Absorbency and Protection Are No Longer Good Enough

By Tom Wilson, CenterBrain Partnership | April 12, 2016

Skin sensitivity driving need to improve personal care products.

For more than 20 years, I was responsible for marketing a range of leading selling personal care brands including Huggies, Kotex, Depend, Poise and Pull-Ups. During this time, I developed a good understanding of the positioning of each of these brands and learned what consumers wanted in terms of benefits. For example, whenever a change was made to Huggies diapers, there might be thousands of moms contacting the company about rash and skin health concerns. Skin health is a top of mind issue with many consumers who wear personal care products.

This can lead to skin sensitivity issues for babies, moms and seniors when wearing baby diapers, feminine care products and incontinence products, respectively. Today’s consumers appreciate natural products that are transparent and authentic.
Here are consumer insights from CenterBrain and Cotton Inc.’s own research regarding skin sensitivity and cotton:

In 2015, CenterBrain Partners, Inc. conducted a national study among women and found that 54-64% of women using light to medium incontinence pads were concerned about skin sensitivity.  Several claims that have been used to describe skin sensitivity have included: ‘cottony,’ ‘natural’ and ‘hypoallergenic.’  Women found that ordinary absorbency-only claims were obsolete because protection is multi-faceted and is not just about leakage. Protecting sensitive skin is vital also.

- 95% of disposable absorbent products users aren’t even aware that cotton is absent from the products they’re utilizing for bladder control.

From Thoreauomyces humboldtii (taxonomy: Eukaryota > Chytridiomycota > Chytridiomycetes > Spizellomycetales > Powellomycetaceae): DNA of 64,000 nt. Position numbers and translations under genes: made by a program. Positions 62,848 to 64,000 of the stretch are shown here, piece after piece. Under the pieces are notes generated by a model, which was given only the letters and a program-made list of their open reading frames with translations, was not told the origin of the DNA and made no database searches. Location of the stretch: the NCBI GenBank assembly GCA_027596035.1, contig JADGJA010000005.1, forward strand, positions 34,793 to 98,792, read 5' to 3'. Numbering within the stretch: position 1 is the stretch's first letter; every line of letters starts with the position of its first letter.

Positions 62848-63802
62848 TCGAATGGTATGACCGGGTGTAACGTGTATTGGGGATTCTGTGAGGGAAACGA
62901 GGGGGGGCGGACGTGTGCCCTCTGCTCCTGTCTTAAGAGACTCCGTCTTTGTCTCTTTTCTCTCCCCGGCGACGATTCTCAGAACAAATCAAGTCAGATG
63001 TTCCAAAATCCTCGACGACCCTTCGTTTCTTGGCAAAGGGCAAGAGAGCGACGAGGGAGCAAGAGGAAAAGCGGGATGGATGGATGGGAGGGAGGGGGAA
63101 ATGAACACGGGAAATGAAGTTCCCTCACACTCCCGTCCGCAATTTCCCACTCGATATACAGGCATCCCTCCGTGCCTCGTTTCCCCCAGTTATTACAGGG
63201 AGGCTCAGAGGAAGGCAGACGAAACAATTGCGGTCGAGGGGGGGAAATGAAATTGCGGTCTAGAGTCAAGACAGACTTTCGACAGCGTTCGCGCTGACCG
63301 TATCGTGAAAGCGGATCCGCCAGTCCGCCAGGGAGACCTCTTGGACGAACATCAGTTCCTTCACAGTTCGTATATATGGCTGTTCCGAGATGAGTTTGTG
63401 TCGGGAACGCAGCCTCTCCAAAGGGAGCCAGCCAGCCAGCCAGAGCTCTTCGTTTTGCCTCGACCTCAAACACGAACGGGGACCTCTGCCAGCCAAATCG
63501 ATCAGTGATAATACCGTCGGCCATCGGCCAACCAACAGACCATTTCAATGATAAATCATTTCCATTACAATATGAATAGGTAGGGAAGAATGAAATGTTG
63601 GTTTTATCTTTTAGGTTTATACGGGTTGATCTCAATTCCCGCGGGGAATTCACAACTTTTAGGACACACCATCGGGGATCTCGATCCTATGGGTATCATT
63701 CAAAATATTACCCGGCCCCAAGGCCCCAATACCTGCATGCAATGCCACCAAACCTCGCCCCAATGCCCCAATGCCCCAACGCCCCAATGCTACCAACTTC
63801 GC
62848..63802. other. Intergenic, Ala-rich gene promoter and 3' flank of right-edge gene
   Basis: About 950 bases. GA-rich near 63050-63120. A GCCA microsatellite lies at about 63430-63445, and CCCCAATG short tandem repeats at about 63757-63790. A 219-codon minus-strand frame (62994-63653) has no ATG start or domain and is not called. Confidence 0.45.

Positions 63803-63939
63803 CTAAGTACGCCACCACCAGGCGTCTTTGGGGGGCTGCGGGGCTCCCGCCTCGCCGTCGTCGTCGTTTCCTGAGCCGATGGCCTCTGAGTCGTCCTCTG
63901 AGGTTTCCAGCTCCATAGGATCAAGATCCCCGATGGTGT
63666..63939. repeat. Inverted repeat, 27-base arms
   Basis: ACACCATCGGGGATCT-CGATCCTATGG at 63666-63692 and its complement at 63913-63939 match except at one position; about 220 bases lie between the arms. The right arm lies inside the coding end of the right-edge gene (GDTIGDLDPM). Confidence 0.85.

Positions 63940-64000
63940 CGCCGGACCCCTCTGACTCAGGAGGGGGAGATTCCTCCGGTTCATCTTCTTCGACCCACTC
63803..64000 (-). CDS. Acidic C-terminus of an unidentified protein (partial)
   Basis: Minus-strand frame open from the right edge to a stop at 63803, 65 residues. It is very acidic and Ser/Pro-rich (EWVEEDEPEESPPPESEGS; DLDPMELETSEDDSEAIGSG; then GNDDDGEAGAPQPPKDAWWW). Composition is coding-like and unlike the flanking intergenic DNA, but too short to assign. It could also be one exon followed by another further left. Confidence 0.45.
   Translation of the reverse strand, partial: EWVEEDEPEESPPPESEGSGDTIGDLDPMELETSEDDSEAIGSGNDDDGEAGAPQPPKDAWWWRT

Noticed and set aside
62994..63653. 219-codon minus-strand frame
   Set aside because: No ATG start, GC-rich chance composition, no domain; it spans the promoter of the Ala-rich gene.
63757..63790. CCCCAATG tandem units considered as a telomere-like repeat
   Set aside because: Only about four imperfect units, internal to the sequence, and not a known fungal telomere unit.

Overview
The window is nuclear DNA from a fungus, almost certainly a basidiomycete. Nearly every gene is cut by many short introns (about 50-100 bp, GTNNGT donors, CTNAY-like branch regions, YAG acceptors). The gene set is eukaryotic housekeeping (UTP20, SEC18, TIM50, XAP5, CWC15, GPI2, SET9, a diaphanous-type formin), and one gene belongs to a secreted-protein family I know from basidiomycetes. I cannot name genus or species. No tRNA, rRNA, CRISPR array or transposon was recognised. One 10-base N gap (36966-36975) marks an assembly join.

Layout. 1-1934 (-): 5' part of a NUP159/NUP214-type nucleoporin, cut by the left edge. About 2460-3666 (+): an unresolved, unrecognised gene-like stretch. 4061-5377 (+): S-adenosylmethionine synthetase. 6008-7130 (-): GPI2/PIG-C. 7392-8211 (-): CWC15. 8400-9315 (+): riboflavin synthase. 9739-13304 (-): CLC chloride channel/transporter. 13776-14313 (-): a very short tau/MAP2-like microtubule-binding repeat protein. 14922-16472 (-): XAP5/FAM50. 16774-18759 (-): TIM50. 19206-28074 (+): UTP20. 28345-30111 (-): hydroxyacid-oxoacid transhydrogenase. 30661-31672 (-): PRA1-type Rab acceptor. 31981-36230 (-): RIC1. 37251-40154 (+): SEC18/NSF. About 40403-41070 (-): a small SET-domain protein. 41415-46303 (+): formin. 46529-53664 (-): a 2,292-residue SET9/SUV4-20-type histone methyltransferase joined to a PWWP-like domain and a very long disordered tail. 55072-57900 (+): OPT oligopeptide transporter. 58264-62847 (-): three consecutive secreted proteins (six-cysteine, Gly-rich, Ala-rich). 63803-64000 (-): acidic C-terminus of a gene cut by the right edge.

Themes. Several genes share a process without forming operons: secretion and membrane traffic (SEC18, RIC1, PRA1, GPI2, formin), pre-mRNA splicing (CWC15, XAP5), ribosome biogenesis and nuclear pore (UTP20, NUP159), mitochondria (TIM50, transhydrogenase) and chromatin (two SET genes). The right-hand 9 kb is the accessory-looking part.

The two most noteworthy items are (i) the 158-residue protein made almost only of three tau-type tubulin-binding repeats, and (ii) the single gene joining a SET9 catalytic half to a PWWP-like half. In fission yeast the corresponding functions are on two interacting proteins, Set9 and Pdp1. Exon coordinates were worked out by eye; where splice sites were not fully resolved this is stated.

- 61% percent said they would rather these products be made of cotton.
- 78% said they would be willing to pay more to get it.

Between two-thirds and three-fourths of these consumers associate cotton with some of its strongest attributes: softness (74%), comfort (71%), absorbency (68%) and skin irritation prevention (68%).

A Cauldron of Chemicals
Today’s personal care products are made with chemicals, dyes, inks, strong fragrances, plastics, and more. personal care products have mostly solved absorbency/leakage protection issues, at least in consumer’s minds.  This has led consumers to begin segmenting their purchase decisions based on secondary benefits like skin sensitivity.  Price and cost are always factors, especially during recessionary periods. Over time, however, most consumers have preferred to purchase brands that offer a real benefit versus private label products that are primarily cost and price driven.

A Pioneer in Converting Cotton into Personal Care Products
Following World War II, a company in Milan, Italy, named Corman began manufacturing a range of absorbent products using cotton - beginning with wound care dressings. Over time, as they became highly skilled in the processing and converting of cotton, they identified an opportunity to use 100% cotton in personal care products.  Since then, they have expanded into a number of global markets with both feminine and adult incontinence products marketed under a range of brand names such as Elyte incontinence pads in the U.S.  Consumers rate the brand highly in online ratings.